Think about it this way: if you could make your employees more productive, would you do it? Of course, especially when it’s your job to do so. Improving productivity and happiness at work, both with one move: fighting work pressure.
Granted, you can’t simply go ahead and complain. Rather, come forth with constructive suggestions. Firstly, think of 2-3 work pressure issues that your teammates might also be dealing with. Something such as “meetings are time wasters”. You can even go as far and explain that meetings make you fail deadlines.
Secondly, discuss the issues with your team. Try and see how they feel. Get the pulse on the matter. Is it an issue with everybody? If yes, you’ll all be motivated to discuss reasonable solutions. Figure out what you can do about the cause of work pressure. For example, you could read this ultimate guide on meetings, or this article on how to meet and beat deadlines. Or you could come up with your own solution. Lastly, take it to your supervisor. Present the issue, how it’s affecting everyone, and what your solution is.
#4 Get help with work pressure
Work pressure is something many people experience. Asking for advice on how to deal with it will help. Your friends and family as well as your teammates can lend a hand.
From what works for me types of advice to specialized articles or even professional help. You could get invited to join some breathing and relaxation techniques training you didn’t even know it existed.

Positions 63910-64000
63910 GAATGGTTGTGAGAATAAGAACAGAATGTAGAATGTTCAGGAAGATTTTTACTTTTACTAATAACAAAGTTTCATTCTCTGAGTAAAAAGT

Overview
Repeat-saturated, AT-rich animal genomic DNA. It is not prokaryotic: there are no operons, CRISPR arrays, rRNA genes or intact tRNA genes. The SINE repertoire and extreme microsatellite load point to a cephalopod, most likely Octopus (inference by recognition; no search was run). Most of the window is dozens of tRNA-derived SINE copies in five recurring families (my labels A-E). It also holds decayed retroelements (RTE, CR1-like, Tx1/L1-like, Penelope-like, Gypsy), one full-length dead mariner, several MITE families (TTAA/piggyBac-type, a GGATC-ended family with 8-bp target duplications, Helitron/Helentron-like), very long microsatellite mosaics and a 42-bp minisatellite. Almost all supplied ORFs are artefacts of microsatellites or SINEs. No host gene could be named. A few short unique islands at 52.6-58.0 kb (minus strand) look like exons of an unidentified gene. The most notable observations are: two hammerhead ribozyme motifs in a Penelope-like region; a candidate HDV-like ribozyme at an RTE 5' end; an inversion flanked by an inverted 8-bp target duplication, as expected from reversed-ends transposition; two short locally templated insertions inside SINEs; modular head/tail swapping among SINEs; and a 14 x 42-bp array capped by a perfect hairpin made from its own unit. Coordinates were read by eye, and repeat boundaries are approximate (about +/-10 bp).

We often assume that whatever it is we’re dealing with is a special situation. That nobody else ever felt tired. Or alone or sad. That our stress or anxiety are unique to us. And that we should feel ashamed about it. In reality, most people experience what you experience, at least once in their lifetime. So reaching out always has surprising results.
To conclude, make sure you do your best with work pressure. Don’t stress too much about it though. You are more than your job, your work or your career. Besides, most people want to be happy. Keep that in focus before you shift gears towards a burnout. You are in the pursuit of happiness. When confronted with work pressure, take a step back and prioritize. And if you’re a manager, make sure you take care of your team. Keep work pressure in mind.